Yeork-sher: wet boots, mired tyres and abandoned walks

That doesn’t sound particularly promising, does it? But I enjoyed it. The old adage is that good sailors are not made by smooth seas. And the philosophers suggest that enjoyment is perhaps heightened with a wee dash of adversity thrown into the mix. Certainly, the pain of the latter does seem to fade as the memory of the former blooms.

Our plan had been to continue southwards from the end of the Eden Way at Garsdale, to hook up with the Dales Way, which would carry us through the Dales. But we were dealt a middling hand at the outset, and what cards I had, I played poorly. And to cap it all I had developed a troublesome C5/6 radicular pain. That said: I now know where to find my car’s towing hook; I had a steak and ale pie that will be the one by which all others will be measured; Storm Babet kicked our plans in to touch but made the waterfalls impressive; we saw Swaledale sheep in Swaledale; walked in Wensleydale and ate Wensleydale cheese; crossed moor and dale in sunshine and mist; all while walking parts of the Dales Way, Ribble Way, Three Peaks trail, Pennine Journey, Pennine Way and Pennine Bridleway.

Day 1: Garsdale Station to Gearstones

9.15 miles 4h 54m ascent 337m

The idea was to pick up from the end of our Eden Way walk at Garsdale Station and walk south to join the Dales Way. The first mile or so was a steep(ish) walk up the single track road to Cowgill Head. With better weather we would have been afforded views into the Mallerstang and Ure valleys but instead we walked into low cloud.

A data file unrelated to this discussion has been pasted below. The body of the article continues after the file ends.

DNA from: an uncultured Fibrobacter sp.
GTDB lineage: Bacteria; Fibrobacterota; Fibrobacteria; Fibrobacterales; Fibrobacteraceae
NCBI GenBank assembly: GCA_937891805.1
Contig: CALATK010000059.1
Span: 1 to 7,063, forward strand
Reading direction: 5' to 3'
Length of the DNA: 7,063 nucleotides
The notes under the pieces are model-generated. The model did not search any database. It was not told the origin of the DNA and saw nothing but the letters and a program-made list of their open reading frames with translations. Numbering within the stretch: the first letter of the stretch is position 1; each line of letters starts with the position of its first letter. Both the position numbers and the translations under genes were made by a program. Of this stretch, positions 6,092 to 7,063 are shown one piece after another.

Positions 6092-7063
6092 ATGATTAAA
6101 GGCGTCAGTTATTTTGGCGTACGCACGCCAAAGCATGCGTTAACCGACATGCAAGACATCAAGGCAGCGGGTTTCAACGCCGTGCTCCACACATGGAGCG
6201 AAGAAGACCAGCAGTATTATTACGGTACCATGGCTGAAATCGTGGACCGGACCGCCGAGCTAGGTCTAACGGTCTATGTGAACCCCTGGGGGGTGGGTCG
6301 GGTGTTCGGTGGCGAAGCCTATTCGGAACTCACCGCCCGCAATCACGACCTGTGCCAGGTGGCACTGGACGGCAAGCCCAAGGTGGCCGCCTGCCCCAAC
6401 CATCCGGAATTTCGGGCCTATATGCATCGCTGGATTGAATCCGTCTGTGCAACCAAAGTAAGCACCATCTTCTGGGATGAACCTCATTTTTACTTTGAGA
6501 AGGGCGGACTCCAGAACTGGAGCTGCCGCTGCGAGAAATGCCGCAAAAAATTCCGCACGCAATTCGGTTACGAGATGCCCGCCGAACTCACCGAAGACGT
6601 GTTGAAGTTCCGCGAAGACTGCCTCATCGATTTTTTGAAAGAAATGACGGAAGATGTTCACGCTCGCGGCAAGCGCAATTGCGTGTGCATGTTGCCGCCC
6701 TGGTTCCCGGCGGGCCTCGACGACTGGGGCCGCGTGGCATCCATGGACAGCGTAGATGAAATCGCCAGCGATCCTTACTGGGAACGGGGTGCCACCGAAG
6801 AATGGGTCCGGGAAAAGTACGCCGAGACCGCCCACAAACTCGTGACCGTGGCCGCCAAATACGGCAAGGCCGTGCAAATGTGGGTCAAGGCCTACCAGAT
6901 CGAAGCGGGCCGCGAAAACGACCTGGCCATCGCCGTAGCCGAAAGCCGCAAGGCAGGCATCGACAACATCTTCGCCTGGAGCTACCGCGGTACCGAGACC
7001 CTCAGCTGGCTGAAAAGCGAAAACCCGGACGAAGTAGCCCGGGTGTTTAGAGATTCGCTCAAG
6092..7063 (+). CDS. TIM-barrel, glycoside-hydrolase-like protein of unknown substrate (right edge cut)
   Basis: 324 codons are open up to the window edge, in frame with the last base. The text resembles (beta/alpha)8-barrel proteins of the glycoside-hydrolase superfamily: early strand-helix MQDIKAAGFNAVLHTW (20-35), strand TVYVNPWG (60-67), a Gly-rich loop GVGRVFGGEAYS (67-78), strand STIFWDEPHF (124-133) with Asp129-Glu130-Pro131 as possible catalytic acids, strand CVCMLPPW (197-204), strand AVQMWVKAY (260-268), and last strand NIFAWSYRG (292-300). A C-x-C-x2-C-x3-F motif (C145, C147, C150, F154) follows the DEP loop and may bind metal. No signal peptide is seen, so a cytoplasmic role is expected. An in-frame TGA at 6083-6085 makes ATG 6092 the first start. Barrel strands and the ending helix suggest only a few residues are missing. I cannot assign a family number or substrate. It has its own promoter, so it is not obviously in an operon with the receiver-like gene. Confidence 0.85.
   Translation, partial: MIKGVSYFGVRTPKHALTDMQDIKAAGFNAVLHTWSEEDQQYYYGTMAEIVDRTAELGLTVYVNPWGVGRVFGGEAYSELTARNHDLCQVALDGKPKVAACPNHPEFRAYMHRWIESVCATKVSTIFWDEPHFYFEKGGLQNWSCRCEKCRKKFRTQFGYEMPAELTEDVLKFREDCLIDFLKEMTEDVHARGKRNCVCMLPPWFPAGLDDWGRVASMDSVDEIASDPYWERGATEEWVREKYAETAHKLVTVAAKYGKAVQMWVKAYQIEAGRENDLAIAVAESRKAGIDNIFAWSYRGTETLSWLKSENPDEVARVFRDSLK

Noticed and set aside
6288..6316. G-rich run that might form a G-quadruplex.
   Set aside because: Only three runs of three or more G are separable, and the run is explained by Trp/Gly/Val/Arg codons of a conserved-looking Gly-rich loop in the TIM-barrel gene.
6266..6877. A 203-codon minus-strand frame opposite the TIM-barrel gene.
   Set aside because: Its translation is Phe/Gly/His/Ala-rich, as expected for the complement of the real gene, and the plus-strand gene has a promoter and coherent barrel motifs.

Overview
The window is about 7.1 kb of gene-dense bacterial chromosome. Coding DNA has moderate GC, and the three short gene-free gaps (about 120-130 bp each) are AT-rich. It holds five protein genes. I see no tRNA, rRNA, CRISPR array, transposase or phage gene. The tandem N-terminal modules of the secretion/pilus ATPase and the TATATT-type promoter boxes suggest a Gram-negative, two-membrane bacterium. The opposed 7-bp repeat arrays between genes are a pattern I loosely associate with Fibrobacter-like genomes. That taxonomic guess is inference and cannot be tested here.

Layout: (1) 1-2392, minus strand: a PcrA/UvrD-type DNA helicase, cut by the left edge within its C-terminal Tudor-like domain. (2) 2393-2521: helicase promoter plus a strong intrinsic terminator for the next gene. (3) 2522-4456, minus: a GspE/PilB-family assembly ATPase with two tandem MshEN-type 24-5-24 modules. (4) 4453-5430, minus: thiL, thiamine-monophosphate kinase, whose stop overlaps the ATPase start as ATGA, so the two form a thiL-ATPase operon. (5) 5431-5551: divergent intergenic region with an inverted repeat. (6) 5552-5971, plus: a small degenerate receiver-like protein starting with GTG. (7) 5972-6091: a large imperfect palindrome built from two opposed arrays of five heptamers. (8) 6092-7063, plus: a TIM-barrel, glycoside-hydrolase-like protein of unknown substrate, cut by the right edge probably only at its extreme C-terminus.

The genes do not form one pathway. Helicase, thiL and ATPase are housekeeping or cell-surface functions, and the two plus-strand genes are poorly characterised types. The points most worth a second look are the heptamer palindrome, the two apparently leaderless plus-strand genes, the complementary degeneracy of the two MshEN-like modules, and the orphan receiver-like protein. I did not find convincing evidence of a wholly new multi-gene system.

It was a bit chilly but with the climb we soon warmed up. The road is part of the Pennine Bridleway, something we would meet again over the next few days.

By the time we were above 500m, we were well into the clouds and what had been the occasional raindrops became more persistent and heavier rain. By the time we reached Cowgill Beck we had to stop and don foul weather gear. [edit: auto-correct really doesn’t like “Cowgill”, preferring “Cowgirl” – not a word I have much cause to use.]

The OS map names this route “Galloway Gate” and this possible reasons for this were one our our topics of discussion as we trod the tarmac (or stepped aside to allow the TESCO van to pass). “Gate” is easy enough. Both of us grew up where old roads were named gate, from the old norse word, Gata. But what did Galloway have to do with it? The stone dykes beside the road were not Galloway Dykes. So was this a road to Galloway? Once the bridleway left the road it looked very much a drove road with stone dykes either side. Some internet sites claim it was an ancient route to Galloway- but it seemed unlikely. A little more googling has uncovered another possibility.

Rvd Oliver Heslop 1893

They were said to have “good looks, a wide, deep chest and a tendency to pace rather than trot.” Though originally bred in Galloway, they were used across Scotland and Northern England. They were certainly being used in Swaledale in the 18th century. The word “galloway”, for a horse (1584), is older in print than “pony” (1659). The breed must have been known in London in 1597 since Shakespeare mentions them Henry IV. “Thrust him down stairs! know we not Galloway nags?”. For more information click on Galloways and Fell Galloways as native utility horses.

The OS map shows several disused coal pits on Cowgill Head and where the road turns down towards Dent it is called the Coal Road. So I suspect that the road’s name reflects its use by Galloway fell ponies carrying coal.